It is not enough for the U.S. Army to develop capabilities - it must also ensure adversaries cannot duplicate, infiltrate or overmatch those technologies.The Army welcomed a new senior research scientist in an appointment ceremony at the U.S. Army Combat Capabilities Development Command Aviation & Missile Center Jan. 21. Dr. Donna Joyce, who serves at the CCDC AvMC Software, Simulation, Systems Engineering and Integration Directorate, was appointed the senior technologist for protective technologies effective Dec. 8.
"Protective technologies is a brand new ST for the Army and that symbolizes why this is such an important day for us, because we don't have an ST for everything," said Dr. James Kirsch, AvMC S3I director. "We have STs for those very specific technologies or areas that the Army thinks are the most important as we go forward. Dr. Joyce as the inaugural ST for protective technologies represents the faith that the Army has not only in this center, but in her to carry out those senior technical responsibilities."As the Army's chief scientist for protective technologies, Joyce provides scientific expertise and technical guidance in the research, development and transition of protective technologies. She brings a wealth of experience to the newly created position having spent 15 years with the Air Force Research Laboratory serving in a variety of roles with the anti-tamper program, and most recently as the AFRL liaison to the Air Combat Command chief scientist."We're trying to keep the technology edge for our Warfighter," Joyce said. "No matter what we're doing, if our operators don't have an edge, then we're not really putting them in the best position, and we're certainly not putting our whole military in a position to win if we go to war."Her expertise includes thin film electronics, security and reliability of microelectronics, and advanced circuit analysis tools. As she takes on the role of spearheading the area of protective technologies for the Army as a whole, she looks forward to tackling the hard problems in areas such as anti-tamper, hardware assurance and trusted microelectronics.
"The challenges are large and many but, with the expertise across the services, I really do believe we can come up with innovative and creative solutions looking at security and performance, in a joint all-domain environment," Joyce said.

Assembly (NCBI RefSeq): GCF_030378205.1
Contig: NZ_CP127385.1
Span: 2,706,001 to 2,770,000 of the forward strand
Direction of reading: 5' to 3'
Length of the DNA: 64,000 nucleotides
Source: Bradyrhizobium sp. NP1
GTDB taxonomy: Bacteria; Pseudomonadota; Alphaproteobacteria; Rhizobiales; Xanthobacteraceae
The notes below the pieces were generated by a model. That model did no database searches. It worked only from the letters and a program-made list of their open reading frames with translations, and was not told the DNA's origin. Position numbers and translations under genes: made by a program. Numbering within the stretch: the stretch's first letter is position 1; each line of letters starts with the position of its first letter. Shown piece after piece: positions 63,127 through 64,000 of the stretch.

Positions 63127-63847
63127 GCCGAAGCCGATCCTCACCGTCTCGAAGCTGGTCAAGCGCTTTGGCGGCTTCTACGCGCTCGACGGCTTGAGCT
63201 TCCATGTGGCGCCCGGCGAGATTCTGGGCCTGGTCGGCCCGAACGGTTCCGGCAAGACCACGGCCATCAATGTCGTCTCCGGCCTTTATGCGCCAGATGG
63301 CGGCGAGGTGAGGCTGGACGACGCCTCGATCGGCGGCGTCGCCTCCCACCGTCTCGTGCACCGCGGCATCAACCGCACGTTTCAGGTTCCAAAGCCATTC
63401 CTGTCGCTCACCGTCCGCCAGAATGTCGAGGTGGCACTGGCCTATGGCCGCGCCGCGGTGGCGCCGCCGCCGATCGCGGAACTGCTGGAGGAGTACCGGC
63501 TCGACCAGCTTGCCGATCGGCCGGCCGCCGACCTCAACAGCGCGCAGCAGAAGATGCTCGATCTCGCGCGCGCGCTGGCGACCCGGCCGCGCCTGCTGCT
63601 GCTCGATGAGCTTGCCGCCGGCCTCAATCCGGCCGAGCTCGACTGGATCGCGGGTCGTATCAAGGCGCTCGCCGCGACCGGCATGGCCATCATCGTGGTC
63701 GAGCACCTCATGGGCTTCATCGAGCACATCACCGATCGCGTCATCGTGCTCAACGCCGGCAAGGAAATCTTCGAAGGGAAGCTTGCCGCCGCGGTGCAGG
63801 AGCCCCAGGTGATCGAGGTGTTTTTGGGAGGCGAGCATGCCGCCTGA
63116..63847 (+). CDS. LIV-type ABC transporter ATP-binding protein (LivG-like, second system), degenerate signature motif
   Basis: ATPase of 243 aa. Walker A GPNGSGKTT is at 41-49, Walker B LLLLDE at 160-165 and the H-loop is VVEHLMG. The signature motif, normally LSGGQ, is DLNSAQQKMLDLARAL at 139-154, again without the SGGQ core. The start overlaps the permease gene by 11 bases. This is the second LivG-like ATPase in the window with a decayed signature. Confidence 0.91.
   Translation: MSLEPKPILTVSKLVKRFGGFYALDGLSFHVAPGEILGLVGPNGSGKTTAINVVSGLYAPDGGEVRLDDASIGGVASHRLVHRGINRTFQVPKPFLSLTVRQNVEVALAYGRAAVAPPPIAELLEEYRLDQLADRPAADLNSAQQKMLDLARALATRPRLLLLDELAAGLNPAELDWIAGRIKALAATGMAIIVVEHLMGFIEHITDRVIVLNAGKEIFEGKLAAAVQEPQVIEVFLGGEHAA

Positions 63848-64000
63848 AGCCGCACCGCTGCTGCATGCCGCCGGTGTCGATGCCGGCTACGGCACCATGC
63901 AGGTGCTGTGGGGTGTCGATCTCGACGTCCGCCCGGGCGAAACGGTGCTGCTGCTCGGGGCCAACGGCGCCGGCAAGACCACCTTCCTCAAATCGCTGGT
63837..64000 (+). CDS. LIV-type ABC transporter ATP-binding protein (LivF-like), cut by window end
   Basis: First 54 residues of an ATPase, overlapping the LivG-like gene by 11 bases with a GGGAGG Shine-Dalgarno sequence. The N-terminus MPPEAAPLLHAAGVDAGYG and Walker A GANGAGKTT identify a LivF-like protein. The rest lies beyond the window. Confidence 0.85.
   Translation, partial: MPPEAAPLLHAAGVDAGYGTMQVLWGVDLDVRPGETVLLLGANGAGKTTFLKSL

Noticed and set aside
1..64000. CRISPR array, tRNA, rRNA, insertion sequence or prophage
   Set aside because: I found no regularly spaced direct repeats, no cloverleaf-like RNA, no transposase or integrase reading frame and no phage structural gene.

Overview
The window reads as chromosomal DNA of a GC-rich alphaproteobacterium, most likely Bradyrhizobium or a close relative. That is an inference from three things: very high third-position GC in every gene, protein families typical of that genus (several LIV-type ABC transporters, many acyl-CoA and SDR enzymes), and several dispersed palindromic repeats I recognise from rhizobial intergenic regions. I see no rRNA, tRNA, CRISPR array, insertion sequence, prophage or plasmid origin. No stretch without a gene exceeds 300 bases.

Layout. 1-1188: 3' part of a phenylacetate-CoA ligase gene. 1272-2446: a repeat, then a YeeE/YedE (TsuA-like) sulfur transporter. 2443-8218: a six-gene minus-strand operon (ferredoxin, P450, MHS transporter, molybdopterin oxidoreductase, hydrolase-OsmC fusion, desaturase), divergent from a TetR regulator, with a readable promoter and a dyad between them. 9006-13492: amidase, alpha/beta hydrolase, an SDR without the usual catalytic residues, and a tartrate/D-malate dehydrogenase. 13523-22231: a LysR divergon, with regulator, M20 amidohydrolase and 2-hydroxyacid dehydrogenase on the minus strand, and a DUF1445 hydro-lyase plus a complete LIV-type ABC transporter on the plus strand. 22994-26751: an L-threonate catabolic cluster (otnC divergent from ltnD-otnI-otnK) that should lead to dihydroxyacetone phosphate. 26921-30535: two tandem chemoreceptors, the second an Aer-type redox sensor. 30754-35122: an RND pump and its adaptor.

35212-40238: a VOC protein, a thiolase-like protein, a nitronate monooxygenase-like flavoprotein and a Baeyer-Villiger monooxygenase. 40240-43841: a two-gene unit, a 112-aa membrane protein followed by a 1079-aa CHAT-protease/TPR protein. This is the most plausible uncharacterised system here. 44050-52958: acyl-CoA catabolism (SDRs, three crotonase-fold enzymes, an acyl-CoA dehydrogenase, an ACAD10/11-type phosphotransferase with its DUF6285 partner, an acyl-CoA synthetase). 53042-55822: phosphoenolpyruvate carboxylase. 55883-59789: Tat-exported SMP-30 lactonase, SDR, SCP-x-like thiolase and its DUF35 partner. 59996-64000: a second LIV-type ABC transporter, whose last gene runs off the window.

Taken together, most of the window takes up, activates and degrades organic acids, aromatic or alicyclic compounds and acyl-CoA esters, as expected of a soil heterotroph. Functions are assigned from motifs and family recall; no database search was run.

Joyce received her bachelor's, master's and doctorate degrees in engineering from the University of Dayton. She received the Air Force Exemplary Civilian Service Award in 2013, the AFRL Special Program Team Award in 2014 and the Air Force Meritorious Civilian Service Award in 2019. Joyce and her husband Paul have three children and one grandchild.A native of Pennsylvania, she attended the U.S. Air Force Academy from 1981-83 and then married into an active-duty Air Force family and spent several years raising their children. She said she has since found her civilian career to be fulfilling."There was always a feeling I had about doing research for a purpose and a mission," Joyce said. "I think there's a patriot inside of each one of us. You can work for a lot of different industry partners and academia who do a fantastic job for our government and national security; however, there was something about working for the government that gave me a feeling of helping lead and strategically plan the future research efforts meeting Warfighter needs."--
The CCDC Aviation & Missile Center, formerly known as the Aviation & Missile Research, Development and Engineering Center (AMRDEC), is part of the U.S. Army Combat Capabilities Development Command, which conducts responsive research, development and life cycle engineering to deliver the aviation and missile capabilities the Army depends on to ensure victory on the battlefield today and tomorrow. Through collaboration across the command's core technical competencies, CCDC leads in the discovery, development and delivery of the technology-based capabilities required to make Soldiers more lethal to win our nation's wars and come home safely. CCDC is a major subordinate command of the U.S. Army Futures Command.